Roxy Genier - Luxury Anti-Value - Overchoices

OVERCHOICE LUXURY ANTI-VALUE #8

The sense of rarity has become lost.

From caravans trundling along the silk route to sojourns to exotic lands; the story of luxury was born out of the desire to travel far and wide in search of the finest things.

Now, every major city around the world is brimming with luxury brand stores. From every corner, a Louis Vuitton bag will flash, our social feeds are filled with high-class brand advertising, department stores stock these once rare names, and at the seasons end – pricey designers are burning leftover wares.

When we see someone with a Louis Vuitton or Michael Kors handbag on their arm, we barely bat an eyelid. These names have become so commoditized in our culture. Even discount designer malls hold stores, you can find their products hawked on seller sites like Ebay, and in the backstreets of Dubai, tourists duck into abandoned storerooms to purchase well-executed knock offs.

When Exclusive Turns Accessible

Louis Vuitton is a great example of a brand running the risk of blowing up its own empire. Sales growth for their handbag department is stuttering along despite once being responsible for bringing in fifty percent of parent company Kering’s sales.

So what happened?

In this article for QZ the question is asked is the classic Louis Vuitton logo killing the brands sales? Roberto A Ferdman suggests that; “The classic logo that it used to quickly establish itself in emerging markets around the world appears to have run its course. The company’s handbags and other leather goods are so ubiquitous today that they have begun to symbolize “accessible luxury” rather than “exclusive” luxury. The problem, however, is that Louis Vuitton doesn’t sell like an accessible, or affordable luxury brand; its handbags, for one, are far more expensive than the likes of Coach or Michael Kors. “Accessible luxury for more money” isn’t exactly the sort of slogan a company wants to swing around.”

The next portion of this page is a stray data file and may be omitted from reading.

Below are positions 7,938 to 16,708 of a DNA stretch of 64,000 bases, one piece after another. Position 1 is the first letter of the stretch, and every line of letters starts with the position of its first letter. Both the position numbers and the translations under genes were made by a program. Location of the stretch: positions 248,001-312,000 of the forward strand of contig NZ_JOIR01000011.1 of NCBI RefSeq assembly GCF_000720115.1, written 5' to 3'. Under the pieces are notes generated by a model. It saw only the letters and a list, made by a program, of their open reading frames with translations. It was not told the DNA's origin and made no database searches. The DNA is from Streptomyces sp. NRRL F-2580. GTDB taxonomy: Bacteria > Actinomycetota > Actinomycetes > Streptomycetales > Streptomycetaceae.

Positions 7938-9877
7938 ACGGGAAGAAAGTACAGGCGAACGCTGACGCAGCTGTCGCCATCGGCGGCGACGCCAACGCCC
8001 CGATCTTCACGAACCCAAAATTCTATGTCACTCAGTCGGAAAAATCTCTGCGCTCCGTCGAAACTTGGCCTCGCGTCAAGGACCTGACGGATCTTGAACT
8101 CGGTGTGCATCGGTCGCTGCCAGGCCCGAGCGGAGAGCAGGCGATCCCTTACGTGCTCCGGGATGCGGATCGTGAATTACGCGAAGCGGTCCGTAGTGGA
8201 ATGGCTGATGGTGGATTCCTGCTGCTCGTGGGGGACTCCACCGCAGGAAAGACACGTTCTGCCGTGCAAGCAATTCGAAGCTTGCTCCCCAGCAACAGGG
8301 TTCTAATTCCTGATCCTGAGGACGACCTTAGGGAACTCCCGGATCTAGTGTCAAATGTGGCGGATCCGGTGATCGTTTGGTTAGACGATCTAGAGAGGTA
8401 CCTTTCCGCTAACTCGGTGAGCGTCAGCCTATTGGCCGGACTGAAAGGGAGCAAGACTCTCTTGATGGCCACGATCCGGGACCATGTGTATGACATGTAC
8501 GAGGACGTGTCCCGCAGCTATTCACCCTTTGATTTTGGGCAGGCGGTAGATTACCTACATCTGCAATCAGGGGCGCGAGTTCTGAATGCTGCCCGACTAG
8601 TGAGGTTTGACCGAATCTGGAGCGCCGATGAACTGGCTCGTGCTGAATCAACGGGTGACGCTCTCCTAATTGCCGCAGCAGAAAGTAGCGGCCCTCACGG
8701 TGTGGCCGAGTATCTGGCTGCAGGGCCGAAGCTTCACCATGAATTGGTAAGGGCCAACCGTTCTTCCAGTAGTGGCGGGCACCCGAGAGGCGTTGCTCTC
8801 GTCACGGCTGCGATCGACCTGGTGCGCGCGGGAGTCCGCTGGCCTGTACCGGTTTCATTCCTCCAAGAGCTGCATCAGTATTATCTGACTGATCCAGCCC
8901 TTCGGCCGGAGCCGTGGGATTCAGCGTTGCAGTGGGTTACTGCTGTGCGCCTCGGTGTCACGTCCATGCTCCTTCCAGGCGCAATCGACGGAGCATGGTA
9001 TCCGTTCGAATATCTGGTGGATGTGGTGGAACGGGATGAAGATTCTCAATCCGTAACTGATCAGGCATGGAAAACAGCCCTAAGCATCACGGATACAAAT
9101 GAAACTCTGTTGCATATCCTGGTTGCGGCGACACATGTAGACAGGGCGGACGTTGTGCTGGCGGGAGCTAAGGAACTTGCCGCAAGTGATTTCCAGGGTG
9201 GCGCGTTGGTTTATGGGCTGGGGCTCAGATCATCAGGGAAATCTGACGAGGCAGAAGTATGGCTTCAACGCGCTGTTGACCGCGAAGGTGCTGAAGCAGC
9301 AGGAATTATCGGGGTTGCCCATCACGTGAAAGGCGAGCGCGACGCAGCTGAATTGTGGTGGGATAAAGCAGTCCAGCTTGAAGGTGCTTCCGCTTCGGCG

The Louis Vuitton monogrammed bag has become a novelty item, not a term that one usually wants to say in the same breath as luxury.

Roxy Génier - New Luxury - Luxury must stay true to its individuality

Luxury Entwined with the Mundane

Michael Kors is at risk of suffering a similar fate. Americas so called golden boy has seen massive growth, going from just over two hundred stores in 2011 to over triple that number of outlets and stand-alone stores selling their wares now. You can even buy Michael Kors products onboard cruise ships.

While the fashion remains unobtainable for everyone at soaring prices, the handbags can be picked up for a couple hundred bucks. Not exactly a discount price, but attainable for those aspirational buyers who want to own a slice of the luxury lifestyle. This means that suddenly the street are filled with people flaunting their Michael Kors bags, which has a knock-on effect to the brands image across the board.

Follow the thread of luxury back and it leads to royalty, celebrity, and aristocratic families. There was a hushed scarcity, a secretive admiration, a coveted culture, and a deep breath of divine wonder. It was exclusive, beautiful, and above all special.

Now these names that were once synonymous with elite elegance have changed to simply being a common day occurrence, an item entwined with the mundanity of everyday. Tiffany Frasier doesn’t shy away from the point in her article Luxury’s Lost Luster when reminding us;

High-end brands once represented exclusivity and wealth, but the aspirations of consumers to look and live like the celebrities that they see in the media has caused upscale brands to lose their value and prestige. Perhaps Kreayshawn says it best in her “Gucci Gucci” lyrics, “Gucci Gucci, Louis Louis, Fendi Fendi, Prada/Basic bitches wear that shit so I don’t even bother.”

Roxy Génier - Luxury Anti-Values - Overchoice

Decision Fatigue Floors Us

High class luxury fashion brands need to put the brakes on or they run the risk of falling down the same rabbit hole that nearly ripped Burberry apart years ago. Remember when Burberry was once a checkered pattern tied to cocaine riddled soap stars, footballers wives, and bad taste due to oversaturation? The brand had to claw itself back from the bottom, but fortunately survived thanks to the complete remake by Christopher Bailey.

Luxury is no longer special, rare or coveted. We are overexposed to these beautiful things, and so much choice at every turn has left us all with buyer fatigue. So much so, that the very idea of picking a new coat can leave us exhausted before we even step out the door.

Even multi-millionaires like Mark Zuckerberg suffer from decision fatigue, as he touts as his reason for always appearing in the same grey t-shirt and hoody combo.

In Luxury Less is More